Being confronted by this word brings an instant desire for avoidance.

However, if you suffer from depression, you can’t run from it. And if someone we love is burdened by depression we shouldn’t try to run from it.

That still leaves us with the frustrating and exhausting problem of not knowing what to do!

Zack Eswine provides an outstanding resource for us in his book, Spurgeon’s Sorrows: Realistic Hope for those who suffer from depression.

Eswine not only has personal experience with depression, he draws in the wisdom of Charles Spurgeon who was one of the most famous and fruitful pastors in history. Yet, Spurgeon struggled bitterly for many years with his own depression (that knowledge itself should provide some comfort for believers who battle depression).

I heartily recommend this book to everyone, because we all will either walk through depression or know someone who does. Eswine writes:

Diagnostic words like “depression” are invitations, not destinations. Once you’ve spoken them, your travel with a person has begun, not ended.

If you have read books that promised to help and found them to be frustratingly empty of real help, Zack Eswine and Charles Spurgeon combine gentle pastoral care with clear biblical wisdom.



Depression is widespread

Anxiety is common

Like everyone else, I know what anxiety feels like, but I cannot say that I understand depression.

How do these conditions fit in with what the Bible says about faith, godliness and sin?

What does someone’s struggle with depression say about their spiritual condition – if anything?

Certainly the way we think about God is by far the most important ingredient in how we look at fear, anxiety and depression. Yet, that is not the only factor.

Some of the most famous (and godly) men in church history had long struggles with depression. Even with their depth of biblical knowledge and faith – often these men still did not understand their depression.

Pastor Stephen Altrogge opened up with his own personal struggle with anxiety and his father Mark Altrogge, (also a pastor), added the experience of his wife’s long battle with depression.

Stephen and Mark graciously share their experiences and their responses from a biblical perspective in a series of articles that appeared sometime ago on the blog they co-author, The Blazing Center.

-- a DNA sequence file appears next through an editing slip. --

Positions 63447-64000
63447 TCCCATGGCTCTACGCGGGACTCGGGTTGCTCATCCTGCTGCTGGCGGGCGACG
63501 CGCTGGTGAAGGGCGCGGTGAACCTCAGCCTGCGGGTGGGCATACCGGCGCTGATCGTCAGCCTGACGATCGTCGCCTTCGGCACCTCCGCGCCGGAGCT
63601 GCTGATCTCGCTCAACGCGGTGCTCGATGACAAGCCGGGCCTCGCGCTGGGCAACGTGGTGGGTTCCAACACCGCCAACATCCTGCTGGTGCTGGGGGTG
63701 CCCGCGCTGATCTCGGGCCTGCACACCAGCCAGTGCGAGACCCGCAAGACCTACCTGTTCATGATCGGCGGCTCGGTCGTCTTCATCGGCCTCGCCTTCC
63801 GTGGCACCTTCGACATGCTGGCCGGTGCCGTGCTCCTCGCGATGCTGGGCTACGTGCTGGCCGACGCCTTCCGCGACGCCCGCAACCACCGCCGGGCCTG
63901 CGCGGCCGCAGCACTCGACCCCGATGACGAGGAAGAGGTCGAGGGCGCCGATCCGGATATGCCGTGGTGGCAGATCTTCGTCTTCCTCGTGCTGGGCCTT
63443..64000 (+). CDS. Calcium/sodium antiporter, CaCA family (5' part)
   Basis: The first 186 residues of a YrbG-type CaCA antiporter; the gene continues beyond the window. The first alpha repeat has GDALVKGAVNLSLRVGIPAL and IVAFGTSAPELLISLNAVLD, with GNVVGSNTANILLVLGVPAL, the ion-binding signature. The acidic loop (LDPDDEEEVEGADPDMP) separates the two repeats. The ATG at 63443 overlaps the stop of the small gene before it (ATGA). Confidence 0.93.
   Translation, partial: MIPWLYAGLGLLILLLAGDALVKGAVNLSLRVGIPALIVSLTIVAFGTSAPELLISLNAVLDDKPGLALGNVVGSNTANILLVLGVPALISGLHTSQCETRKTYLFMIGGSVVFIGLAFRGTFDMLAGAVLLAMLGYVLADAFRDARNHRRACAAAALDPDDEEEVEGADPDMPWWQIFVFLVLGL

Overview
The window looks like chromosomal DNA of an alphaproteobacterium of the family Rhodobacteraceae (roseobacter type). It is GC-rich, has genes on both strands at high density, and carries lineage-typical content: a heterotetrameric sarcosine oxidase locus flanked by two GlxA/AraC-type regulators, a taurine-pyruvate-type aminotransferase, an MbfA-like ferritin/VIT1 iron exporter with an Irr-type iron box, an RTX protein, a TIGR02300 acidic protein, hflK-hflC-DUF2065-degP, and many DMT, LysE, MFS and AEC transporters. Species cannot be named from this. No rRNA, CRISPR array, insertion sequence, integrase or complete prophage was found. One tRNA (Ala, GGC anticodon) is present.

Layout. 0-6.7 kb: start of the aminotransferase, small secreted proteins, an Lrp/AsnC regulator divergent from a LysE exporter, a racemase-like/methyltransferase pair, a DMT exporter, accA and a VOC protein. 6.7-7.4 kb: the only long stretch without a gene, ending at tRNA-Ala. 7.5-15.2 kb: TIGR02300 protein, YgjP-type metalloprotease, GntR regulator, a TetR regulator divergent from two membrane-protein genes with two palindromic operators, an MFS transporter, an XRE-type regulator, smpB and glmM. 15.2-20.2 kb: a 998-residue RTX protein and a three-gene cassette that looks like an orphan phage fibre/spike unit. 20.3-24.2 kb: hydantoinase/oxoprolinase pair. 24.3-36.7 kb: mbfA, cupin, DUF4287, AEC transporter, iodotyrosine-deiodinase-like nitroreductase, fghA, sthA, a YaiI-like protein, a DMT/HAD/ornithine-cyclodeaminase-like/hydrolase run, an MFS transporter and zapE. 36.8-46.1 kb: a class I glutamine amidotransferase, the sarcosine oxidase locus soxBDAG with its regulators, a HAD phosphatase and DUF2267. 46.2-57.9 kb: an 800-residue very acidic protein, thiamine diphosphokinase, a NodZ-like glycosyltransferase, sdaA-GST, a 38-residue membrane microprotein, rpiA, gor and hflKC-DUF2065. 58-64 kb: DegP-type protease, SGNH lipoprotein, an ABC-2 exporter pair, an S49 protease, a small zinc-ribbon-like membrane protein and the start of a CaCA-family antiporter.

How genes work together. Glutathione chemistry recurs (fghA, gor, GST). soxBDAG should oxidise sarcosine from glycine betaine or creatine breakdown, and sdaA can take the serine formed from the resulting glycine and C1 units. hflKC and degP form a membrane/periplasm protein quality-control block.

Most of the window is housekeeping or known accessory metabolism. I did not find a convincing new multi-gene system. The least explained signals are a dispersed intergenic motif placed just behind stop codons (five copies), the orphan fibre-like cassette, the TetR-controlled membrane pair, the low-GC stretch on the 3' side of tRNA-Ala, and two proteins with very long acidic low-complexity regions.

I have listed the articles separately so you can click each individually

Don’t Judge the Depressed

Talking Freely About Depression and Anxiety

Understanding the Workings of Depression and Anxiety

20 Years of Depression

Why Many Christians Don’t Want To Talk About Depression


Depression is a dark place that not only burdens us, for unnecessary reasons it also shames us. No one wants to struggle with depression, and no one wants to be known as the weak person who cannot find their way out of this darkness.

For Christians who struggle with depression, there is the added fear of appearing as someone who is lacking in faith or godliness. Not to mention the internal struggle of wondering “why doesn’t God deliver me?”. You are not alone in this lonely place.

Keri Seavey, is a pastor’s wife who walked through this deep valley. She writes:

I wrestled with thoughts about God’s goodness and love. My clandestine fears had apparently given way to cruel doubts concerning his character.

Many famous Christian leaders throughout history spent years fighting this battle; discouraged by their bouts of depression, and frustrated that they couldn’t even understand where their depression came from.

Keri Seavey has given us a gift by sharing her struggle. Through her article, Keri helps us whether we walk through depression or know people who do.


Early in the summer I gave quite a bit of attention in my teaching and preaching to the truth behind one of my favorite quotes.  It has been a theme in my series “Putting on the Gospel”. The quote is by the great preacher Martyn Lloyd-Jones, and is found in his book “Spiritual Depression“.  I have noticed the quote is becoming more widely quoted and for good reason, it is a truth that can radically change how we process the difficulties of life.

Tim Challies wrote a brief article about it that you can read HERE.  Oh, I suppose you want to know what the quote is:

“Have you realized that most of your unhappiness in life is due to the fact that you are listening to yourself instead of talking to yourself?”

If the quote and the article interest you, then get the book, it is considered a classic.


Depression is one of mankind’s great struggles and burdens. It touches all of us at times and to degrees. However for some it is debilitating! This includes many people love Christ. Some of Christianities greatest figures have struggled with depression. One of the hardest aspects about depression, is that we may not fully understand where it came from or why it hangs on.

If you have ever tried to help someone who is depressed, you know how frustrating that effort can be. We end up feeling almost as helpless as the depressed person.

In his blog,”Head Heart Hand”, David Murray gives us some practical guidance that is biblically sound as we seek to help those who carry the burden of depression. Murray’s blog is geared for church leaders, but his advice on this topic can be used by anyone. To read his blog, click on the following link: 5 Questions to ask someone who is depressed